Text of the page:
Sunday, December 2, 2012

Memory Keepers

I don't know where the phrase "a picture is worth a thousand words" originated, but sometimes even a picture is inadequate to plumb the depths of thought and emotion induced by the simplest of stimuli.  Take, for example, the still life in brown pictured at the right.  An unknowing, unaware observer might recognize the presence of a little loose soil, a number of brown vegetable-origin structures, and the background of brown prairie grass, trimmed short in the late days of Fall.  A very astute observer might recognize the brown tubular structures as roots, and perhaps the most knowledgeable and experienced gardeners, looking closely, might discern some bud eyes peeking from the crowns of those roots.

I can confirm, for the curious, that these are peony roots, ready to be transplanted.   These roots are divisions that I purloined at Thanksgiving from my boyhood home, healthy survivors who were growing in good Indiana soil long before I drew first breath.   There are 5 different peony starts here from a row of peonies that always separated orchard from vegetable garden, large clumps that sagged with each rainfall and became obstacles to be mowed around during the verdant summer and then to be mowed off short at the start of Fall.  You can see, in the closeup at the left, plump buds biding frigid Winter, waiting to clone and grow again in my Kansas garden.

They are, at once, both unique peonies and common peonies, unremarkable to the average gardener, but precious everafter to me.  They are common because I suspect that the varieties are just the same tired pink and white and red peonies that our grandparents grew and that probably sell for $3.95 per 3 clumps now each Spring at Walmart.   Odds are that one is 'Festiva Maxima', and another 'Sarah Bernhardt',  and it is likely that I already grow all or most of these, purchased at local nurseries.  They are exceptional, however, these 5 peonies, because they are now weighted down with childhood memories and ghostly fields stretching as far as a boy could roam.  They bear this heavy load because this year, after 50 years of living in one place, my parents are selling the home farm.  I have only the opportunity to start them here, these keepers of memory, so they can whisper to me of family picnics in the Spring, and sweet corn grown tall in Summer, and of the peaches and apples that fell from the nearby orchard trees, destined only to rot and fertilize these roots.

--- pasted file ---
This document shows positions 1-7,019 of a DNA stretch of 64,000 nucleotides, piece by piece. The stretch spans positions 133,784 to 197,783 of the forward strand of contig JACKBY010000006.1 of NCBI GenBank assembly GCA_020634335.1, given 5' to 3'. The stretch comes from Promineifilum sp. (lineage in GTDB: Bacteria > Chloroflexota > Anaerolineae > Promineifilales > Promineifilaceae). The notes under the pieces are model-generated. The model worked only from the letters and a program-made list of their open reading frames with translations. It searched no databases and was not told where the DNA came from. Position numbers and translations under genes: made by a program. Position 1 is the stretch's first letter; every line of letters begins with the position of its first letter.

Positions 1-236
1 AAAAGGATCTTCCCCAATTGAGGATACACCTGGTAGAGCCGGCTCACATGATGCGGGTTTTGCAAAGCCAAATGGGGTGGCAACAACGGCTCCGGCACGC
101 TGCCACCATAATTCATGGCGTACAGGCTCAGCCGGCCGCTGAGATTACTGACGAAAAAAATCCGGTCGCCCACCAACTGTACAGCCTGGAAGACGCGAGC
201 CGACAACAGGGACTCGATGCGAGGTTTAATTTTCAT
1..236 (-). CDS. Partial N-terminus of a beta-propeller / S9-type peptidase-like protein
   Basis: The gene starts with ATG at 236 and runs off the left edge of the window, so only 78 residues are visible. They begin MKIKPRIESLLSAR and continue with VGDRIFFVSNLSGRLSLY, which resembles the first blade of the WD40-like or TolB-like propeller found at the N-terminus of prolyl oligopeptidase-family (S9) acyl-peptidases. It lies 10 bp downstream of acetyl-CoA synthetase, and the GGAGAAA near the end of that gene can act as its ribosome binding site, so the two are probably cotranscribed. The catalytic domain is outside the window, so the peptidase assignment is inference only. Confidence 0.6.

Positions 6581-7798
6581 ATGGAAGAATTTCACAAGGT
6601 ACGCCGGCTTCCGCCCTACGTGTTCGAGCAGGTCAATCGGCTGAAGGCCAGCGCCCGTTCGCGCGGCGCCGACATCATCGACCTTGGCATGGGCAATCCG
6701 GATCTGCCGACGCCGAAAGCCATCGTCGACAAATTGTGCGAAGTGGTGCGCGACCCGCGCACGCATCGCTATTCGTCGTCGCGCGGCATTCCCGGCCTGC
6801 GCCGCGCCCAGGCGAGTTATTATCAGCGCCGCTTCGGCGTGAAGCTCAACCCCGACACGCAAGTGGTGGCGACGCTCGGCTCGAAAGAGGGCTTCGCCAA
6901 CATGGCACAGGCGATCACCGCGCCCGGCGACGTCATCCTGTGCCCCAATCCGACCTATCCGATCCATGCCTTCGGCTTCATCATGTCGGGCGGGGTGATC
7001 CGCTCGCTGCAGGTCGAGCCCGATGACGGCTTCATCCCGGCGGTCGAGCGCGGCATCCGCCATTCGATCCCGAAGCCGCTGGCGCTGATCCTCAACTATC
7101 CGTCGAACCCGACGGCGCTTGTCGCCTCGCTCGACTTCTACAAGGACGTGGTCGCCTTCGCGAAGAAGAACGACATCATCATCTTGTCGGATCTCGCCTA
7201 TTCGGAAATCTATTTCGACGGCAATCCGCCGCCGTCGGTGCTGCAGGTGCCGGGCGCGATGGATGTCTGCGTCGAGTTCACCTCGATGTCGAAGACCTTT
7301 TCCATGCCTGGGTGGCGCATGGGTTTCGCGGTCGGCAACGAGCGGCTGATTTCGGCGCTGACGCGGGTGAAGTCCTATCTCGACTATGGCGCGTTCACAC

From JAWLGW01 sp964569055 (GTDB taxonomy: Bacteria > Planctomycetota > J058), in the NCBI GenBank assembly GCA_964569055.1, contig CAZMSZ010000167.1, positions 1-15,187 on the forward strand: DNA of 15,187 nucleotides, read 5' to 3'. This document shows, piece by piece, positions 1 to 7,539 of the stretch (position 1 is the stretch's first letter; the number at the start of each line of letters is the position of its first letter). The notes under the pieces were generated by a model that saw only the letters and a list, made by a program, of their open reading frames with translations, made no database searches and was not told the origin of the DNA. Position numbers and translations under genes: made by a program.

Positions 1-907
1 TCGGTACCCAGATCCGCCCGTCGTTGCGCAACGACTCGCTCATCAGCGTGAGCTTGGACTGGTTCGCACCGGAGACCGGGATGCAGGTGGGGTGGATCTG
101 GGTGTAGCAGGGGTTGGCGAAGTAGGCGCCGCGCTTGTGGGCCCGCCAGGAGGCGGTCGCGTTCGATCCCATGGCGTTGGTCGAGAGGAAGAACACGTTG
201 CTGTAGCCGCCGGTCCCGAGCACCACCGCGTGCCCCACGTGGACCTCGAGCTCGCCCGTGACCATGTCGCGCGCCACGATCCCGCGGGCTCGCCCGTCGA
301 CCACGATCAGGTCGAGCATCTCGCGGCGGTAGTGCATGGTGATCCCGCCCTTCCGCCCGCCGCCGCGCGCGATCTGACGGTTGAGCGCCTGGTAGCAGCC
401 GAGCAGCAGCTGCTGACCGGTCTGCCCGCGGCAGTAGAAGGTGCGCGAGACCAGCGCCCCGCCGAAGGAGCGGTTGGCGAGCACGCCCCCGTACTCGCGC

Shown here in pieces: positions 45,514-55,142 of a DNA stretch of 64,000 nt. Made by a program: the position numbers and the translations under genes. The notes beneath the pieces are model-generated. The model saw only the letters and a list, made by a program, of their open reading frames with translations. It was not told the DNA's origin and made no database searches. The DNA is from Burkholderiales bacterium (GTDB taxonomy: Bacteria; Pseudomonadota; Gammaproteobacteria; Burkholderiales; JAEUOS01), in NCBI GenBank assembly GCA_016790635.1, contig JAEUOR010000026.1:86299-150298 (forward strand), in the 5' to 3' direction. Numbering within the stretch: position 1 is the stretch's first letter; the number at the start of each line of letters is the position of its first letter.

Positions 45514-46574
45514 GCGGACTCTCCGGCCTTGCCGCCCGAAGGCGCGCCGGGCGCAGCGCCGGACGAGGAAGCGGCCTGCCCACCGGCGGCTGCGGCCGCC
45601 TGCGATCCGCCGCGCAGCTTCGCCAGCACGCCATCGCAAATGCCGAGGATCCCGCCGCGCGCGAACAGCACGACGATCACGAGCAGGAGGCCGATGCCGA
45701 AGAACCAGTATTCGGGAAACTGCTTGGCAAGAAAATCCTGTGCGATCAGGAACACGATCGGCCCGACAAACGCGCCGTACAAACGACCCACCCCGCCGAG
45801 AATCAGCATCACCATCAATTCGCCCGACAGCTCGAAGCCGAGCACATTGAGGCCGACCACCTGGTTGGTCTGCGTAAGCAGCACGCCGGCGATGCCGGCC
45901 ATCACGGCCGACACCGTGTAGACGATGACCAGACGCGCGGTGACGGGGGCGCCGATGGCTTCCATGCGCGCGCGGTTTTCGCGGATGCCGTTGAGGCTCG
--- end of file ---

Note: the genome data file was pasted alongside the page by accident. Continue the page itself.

In my garden, these will be the heirlooms of my boyhood, these few ancient peonies planted by those who lived before me, to live on long after me.  They will rub shoulders with sedums and columbines from my grandmother and with trees planted by my children.  They will carry for me my memories of another place and another time, simple and carefree, when the world was new and every tree a mountain to be climbed.  I planted them here now, sprinkled them with the remnants of the good soil that nurtured them, and watered them in so they'll grow and outlast me here, transplanted with me to foreign soil.  Memory keepers of a far away place and time.

And you thought it was just a picture of a few brown roots and dirt.


  1. Wow, you wrote a prayer of consecration on planting an ageless peony root.

    To see the world in a grain of sand,
    and to see heaven in a wild flower,
    hold infinity in the palm of your hands,
    and eternity in an hour.
    --William Blake

    I half-remembered this peony row from a picture in your post Plant Immortality.

    1. Double've got a great memory because I didn't remember that post or even think to search for it. I'll attempt to blame that on my mental state during writing it. You are hereby designated as my "blog memory keeper."

      I had to look up "consecrated"...being raised United Methodist instead of Catholic, I'd heard the word, but needed to confirm the definition.

  2. I love how plants can evoke memories. And I'm glad you got something from your parent's farm. I hope your peonies live for generations, and that you pass down not only peony blooms, but memories from your childhood home. Beautiful post.

  3. When I lived in Ponca City, Oklahoma recently I planted many memory or dedication trees (I suppose I could call them memorial trees but not all the people are deceased), a white oak for my dad, and a weeping cherry for my mother. My youngest son and I planted a Caddo Sugar Maple as he was my prodigal son which returned that day. I planted a white dogwood for the Misses and a Sugar Maple for the grandaughter. We often go by the former house and check on them. Last week my son reported on the growth of the Caddo and took phone photos. Nice! Thanks for the memories, James.

    1. Nice tradition, Greggo. Now if we only lived in the same castles for generations, like British Royalty....

  4. As an update, I have 6 small starts of peonies that began to grow this spring. Can't wait to see how many types I saved, but it may be next year before I see blooms from these little babies.


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